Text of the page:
Diabetes is, in short, the inability of the body to use energy from food effectively resulting in raised blood sugar levels.
A better understanding of what this inability will lead to, will enable a better understanding of what has to be done to prevent and treat diabetes and complications associated with the condition.
Helping you understand Diabetes
To understand diabetes, one needs to understand some basics about sugar- or more precisely the sugar in our blood and digestion- or the way in which the body breaks down and uses food.
Why do we have sugar in our blood?
Sugar or more specifically a sugar called glucose is the main source of energy for the brain and other cells in the body. It is an important source of “fuel”. It is such an important source of fuel that, when the amount of sugar in the blood is too little, the body will signal us – by means of hunger – to supply it with fuel: food.
To function in the best way possible, the body prefers a certain amount of sugar in the blood to be readily available. All people have sugar in their blood.
Only when the delicate mechanism in the body that ensures that there is not too much sugar in the blood, is disturbed, does it become a problem.
The next aspect of importance is digestion.
Digestion refers to the process in the body whereby food is “processed” and utilised – in other words, it refers to the way the body uses food.
Understanding what happens to the food once it has been eaten, should make it easier to understand the underlying principles of a balanced diet that is suitable for a person with diabetes.
When we eat food, the body will digest (break down) the food into smaller pieces. These small particles are then transported in the blood to where it is needed in the body.Once nutrients from foods reach the cells, they have to enter the cell to be used. Some nutrients, like glucose sugar, cannot enter cells without a “key”.The key that allows glucose sugar to enter the cells is called insulin. Insulin is produced in the body by the pancreas.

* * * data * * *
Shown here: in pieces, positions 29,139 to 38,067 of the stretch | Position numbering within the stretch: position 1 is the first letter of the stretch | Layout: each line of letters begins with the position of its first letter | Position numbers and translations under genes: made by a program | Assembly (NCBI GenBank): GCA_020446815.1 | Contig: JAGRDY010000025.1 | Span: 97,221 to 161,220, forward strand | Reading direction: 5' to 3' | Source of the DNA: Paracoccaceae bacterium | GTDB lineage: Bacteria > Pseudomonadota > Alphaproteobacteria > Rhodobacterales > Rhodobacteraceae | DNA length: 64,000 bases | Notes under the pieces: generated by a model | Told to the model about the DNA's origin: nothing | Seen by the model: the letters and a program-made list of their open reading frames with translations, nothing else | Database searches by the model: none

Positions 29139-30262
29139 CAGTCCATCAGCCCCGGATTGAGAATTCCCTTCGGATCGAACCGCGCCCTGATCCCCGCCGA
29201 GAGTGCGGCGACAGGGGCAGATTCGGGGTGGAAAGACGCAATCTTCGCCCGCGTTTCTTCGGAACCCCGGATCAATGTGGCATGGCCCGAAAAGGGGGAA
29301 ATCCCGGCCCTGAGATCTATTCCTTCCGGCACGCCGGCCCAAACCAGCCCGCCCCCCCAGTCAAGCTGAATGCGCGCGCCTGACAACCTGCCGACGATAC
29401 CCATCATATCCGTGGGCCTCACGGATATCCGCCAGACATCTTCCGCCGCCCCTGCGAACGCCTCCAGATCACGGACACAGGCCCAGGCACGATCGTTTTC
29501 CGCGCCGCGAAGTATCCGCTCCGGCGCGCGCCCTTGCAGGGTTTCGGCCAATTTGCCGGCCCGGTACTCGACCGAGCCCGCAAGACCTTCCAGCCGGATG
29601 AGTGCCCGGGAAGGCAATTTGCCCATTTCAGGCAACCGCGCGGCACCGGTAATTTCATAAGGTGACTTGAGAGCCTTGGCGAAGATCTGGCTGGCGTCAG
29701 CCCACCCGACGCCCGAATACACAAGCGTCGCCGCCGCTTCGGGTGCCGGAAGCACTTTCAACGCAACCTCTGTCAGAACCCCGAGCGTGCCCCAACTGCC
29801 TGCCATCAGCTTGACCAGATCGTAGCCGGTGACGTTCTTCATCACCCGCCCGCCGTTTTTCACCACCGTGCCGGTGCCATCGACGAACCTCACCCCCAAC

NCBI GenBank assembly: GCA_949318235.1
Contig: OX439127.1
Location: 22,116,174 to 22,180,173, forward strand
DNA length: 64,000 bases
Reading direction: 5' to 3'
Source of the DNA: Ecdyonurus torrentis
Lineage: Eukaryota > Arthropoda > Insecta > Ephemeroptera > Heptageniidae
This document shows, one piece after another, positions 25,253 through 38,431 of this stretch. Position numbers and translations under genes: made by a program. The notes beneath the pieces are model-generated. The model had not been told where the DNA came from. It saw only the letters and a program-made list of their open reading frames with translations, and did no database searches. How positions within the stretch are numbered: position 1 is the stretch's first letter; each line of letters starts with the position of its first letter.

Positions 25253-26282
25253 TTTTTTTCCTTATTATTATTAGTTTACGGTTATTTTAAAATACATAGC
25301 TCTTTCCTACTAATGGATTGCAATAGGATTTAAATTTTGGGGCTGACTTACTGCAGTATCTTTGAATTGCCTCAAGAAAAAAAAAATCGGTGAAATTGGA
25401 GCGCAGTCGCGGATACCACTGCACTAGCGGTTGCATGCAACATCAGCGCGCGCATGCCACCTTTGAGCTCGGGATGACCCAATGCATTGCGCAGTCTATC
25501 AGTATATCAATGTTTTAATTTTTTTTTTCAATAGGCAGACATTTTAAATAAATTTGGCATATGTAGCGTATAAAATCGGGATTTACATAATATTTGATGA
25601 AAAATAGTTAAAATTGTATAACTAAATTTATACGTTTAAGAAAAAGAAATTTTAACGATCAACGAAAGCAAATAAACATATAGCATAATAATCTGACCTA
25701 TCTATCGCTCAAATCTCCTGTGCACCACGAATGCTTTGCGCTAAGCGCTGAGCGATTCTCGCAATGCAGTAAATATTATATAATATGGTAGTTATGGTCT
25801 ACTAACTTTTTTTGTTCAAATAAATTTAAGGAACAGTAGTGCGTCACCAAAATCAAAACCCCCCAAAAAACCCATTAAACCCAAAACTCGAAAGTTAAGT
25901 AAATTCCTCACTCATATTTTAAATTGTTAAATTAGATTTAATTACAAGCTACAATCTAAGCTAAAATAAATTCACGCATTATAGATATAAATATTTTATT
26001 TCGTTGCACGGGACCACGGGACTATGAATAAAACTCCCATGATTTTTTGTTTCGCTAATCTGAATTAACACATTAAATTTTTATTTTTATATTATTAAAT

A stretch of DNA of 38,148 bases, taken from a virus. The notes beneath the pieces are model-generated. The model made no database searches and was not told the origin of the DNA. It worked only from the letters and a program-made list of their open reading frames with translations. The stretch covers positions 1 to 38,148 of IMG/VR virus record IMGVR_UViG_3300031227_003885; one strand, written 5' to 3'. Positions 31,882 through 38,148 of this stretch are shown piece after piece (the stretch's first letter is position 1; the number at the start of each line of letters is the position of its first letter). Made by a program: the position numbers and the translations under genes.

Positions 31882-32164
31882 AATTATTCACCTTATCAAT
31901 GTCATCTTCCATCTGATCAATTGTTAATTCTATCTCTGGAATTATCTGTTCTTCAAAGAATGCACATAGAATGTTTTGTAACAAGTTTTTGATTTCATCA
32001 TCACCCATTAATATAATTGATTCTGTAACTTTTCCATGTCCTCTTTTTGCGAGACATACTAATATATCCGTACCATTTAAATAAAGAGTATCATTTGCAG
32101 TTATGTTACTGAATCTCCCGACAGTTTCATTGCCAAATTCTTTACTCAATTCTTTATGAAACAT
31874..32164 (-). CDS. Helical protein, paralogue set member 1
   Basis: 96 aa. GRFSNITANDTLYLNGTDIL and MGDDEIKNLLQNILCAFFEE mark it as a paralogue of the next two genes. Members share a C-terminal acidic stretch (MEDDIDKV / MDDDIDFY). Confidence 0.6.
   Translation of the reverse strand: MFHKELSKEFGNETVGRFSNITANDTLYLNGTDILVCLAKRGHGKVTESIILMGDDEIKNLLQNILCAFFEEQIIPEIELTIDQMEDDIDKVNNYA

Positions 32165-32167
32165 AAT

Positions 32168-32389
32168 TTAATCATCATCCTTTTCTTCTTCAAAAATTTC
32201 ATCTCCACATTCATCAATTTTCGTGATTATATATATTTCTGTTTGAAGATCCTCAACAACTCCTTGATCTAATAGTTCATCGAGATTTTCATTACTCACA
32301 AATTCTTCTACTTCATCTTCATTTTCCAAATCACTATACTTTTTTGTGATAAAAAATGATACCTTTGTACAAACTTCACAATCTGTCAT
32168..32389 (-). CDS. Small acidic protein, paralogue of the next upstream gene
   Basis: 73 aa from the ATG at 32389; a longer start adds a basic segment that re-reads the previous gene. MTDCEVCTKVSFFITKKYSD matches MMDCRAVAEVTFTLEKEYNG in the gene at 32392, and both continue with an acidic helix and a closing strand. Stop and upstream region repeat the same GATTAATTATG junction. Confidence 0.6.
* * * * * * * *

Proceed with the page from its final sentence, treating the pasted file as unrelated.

In a diabetic, this process of “unlocking” cells is faulty. Glucose sugar can not enter the cells resulting in an accumulation (build up) of glucose sugar in the blood or high blood sugar.
What are the effects of high blood sugar levels?
Too much sugar in the blood causes a lot of damage – damage to your eyes, kidneys, your heart, nervous system and blood vessels etc.
Because of this, the body allows only a certain amount of sugar in the blood and has to get rid of extra glucose sugar.
Some of the excess sugar in the blood is excreted via urine. Some is converted to fat and stored.
Over a period of time, the body is unable to continue the process of trying to maintain blood sugar levels. Disease conditions that may result as a result of continued high blood sugar levels include heart disease, stroke, blindness, impotence.
Physical symptoms that are experienced if blood sugar levels are too high:
– poor eyesight and blindness
– kidney failure
– pPoor/slow healing of wounds
– chronic and recurrent infections
– bladder problems
– sexual dysfunction
– loss of feeling in fingers and feet
– heart disease
– stomach problems
– circulation problems